In addition to Biden's possible European summit with Putin, US Secretary of State Antony Blinken is also scheduled to make a trek to Ukraine in May, CNN reported on Monday, citing a Ukrainian government source.
According to the source, negotiations between the United States and Ukraine about Blinken’s visit to Kiev in May are ongoing, while Ukrainian President Volodymyr Zelensky also hopes to have a meeting with President Joe Biden ahead of his summit with Russian President Vladimir Putin.
With respect to the potential Biden-Putin summit, the report said it will take place only after Biden's meetings with the leaders of the G7 and NATO partner states.
Ex-US diplomat Daniel Fried told the outlet that he views Blinken's reported trip as "a very good move."
"A proper Ukraine strategy needs two parts," he said. "One arm around their shoulder to help them resist aggression from the Kremlin and a foot on their back to get them to fix things at home."
Fried previously served as US ambassador to Poland from 1997 to 2000, and as assistant secretary of state for European and Eurasian Affairs from 2005 to 2009.
He claimed that this two-pronged approach by Washington would ensure "Ukraine is not simply a corrupt state vulnerable to that Russian aggression."
Earlier this month, Blinken met with Ukrainian Foreign Minister Dmytro Kuleba in Brussels, Belgium, and declared that the US "stands firmly behind the sovereignty and the territorial integrity of Ukraine."
US Secretary of Defense Lloyd Austin, who also attended the meeting in Brussels, also pledged to assist the Ukrainian government "with its self-defense needs."
The head of the Pentagon did not explain what material support to Kiev would look like.
These statements came as Russian military personnel were performing snap combat readiness checks in the southern and western military districts of the country. Those drills have since concluded.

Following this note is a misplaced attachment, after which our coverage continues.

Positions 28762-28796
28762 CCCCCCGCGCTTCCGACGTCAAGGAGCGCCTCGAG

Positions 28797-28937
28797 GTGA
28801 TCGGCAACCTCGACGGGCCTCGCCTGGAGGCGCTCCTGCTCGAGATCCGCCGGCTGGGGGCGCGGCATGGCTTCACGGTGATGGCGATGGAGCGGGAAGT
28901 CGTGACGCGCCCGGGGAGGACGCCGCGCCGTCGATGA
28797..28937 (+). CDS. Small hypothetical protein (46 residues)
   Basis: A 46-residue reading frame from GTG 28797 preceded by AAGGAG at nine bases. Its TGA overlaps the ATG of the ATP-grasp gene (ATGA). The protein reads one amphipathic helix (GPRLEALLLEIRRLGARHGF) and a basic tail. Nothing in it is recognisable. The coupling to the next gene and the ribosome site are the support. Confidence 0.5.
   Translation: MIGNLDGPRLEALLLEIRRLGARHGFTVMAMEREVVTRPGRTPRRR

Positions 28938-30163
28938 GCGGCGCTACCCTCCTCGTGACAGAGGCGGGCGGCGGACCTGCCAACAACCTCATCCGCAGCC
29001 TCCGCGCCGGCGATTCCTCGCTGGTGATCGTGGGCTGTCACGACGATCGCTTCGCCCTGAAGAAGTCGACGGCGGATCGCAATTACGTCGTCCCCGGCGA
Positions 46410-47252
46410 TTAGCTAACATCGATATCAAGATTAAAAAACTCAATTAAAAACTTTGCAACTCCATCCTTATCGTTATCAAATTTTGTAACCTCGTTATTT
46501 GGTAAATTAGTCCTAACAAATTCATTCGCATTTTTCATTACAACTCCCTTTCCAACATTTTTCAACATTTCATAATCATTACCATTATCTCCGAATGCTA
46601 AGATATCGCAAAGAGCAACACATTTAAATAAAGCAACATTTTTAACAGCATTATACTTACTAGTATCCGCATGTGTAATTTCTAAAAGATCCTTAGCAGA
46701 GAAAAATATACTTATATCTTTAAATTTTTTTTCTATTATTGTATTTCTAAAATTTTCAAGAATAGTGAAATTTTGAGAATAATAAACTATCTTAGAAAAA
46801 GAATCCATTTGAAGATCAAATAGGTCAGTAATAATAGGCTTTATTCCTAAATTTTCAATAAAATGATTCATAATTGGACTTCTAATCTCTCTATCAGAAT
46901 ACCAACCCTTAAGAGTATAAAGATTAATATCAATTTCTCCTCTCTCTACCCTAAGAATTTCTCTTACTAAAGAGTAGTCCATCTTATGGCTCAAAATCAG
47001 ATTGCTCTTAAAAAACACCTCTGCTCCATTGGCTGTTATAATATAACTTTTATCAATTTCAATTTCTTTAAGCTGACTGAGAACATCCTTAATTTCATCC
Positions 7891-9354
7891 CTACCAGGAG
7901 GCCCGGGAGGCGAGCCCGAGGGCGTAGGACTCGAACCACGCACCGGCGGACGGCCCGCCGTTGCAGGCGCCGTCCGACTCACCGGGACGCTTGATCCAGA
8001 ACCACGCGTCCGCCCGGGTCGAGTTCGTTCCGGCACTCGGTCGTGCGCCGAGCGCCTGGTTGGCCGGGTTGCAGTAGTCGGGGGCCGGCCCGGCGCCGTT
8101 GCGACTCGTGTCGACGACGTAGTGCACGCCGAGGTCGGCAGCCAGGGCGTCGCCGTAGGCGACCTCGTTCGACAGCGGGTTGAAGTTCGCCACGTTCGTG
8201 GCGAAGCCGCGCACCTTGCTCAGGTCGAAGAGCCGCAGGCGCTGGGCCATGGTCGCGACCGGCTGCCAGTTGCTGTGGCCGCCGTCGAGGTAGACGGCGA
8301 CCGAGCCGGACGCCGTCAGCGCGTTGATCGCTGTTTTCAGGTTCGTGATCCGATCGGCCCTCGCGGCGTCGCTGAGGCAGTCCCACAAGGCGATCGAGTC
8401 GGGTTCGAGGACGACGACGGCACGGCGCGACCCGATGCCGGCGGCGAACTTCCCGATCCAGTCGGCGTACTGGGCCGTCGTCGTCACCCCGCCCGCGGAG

Ukraine and the United States have recently voiced concerns over the situation on the border with Russia, including about the alleged Russian military buildup, and urged Moscow to deescalate. Russia said all of its troop movements are aimed at ensuring its national security in response to NATO's buildup near Russia's borders. Russia has also repeatedly said it was not party to the conflict in eastern Ukraine.
"The US and other NATO member states, which seek increasing its presence at Russia's borders, continue provocative activities in the east and in the Black Sea waters," Russian Foreign Ministry spokesperson Maria Zakharova said last week.
Last week, Russian President Vladimir Putin said that if the Ukrainian president wants to restore relations, then Moscow will welcome such a move. The Russian leader also said that he is ready to host his Ukrainian counterpart in Moscow at any convenient time if he wants to discuss bilateral relations, when commenting on Zelenskyy's recent proposal to meet.
At the same time, the Russian leader added that Kiev raising the issue of relocating Donbas talks from Minsk is "an attempt to move away from talking about Donbas issue."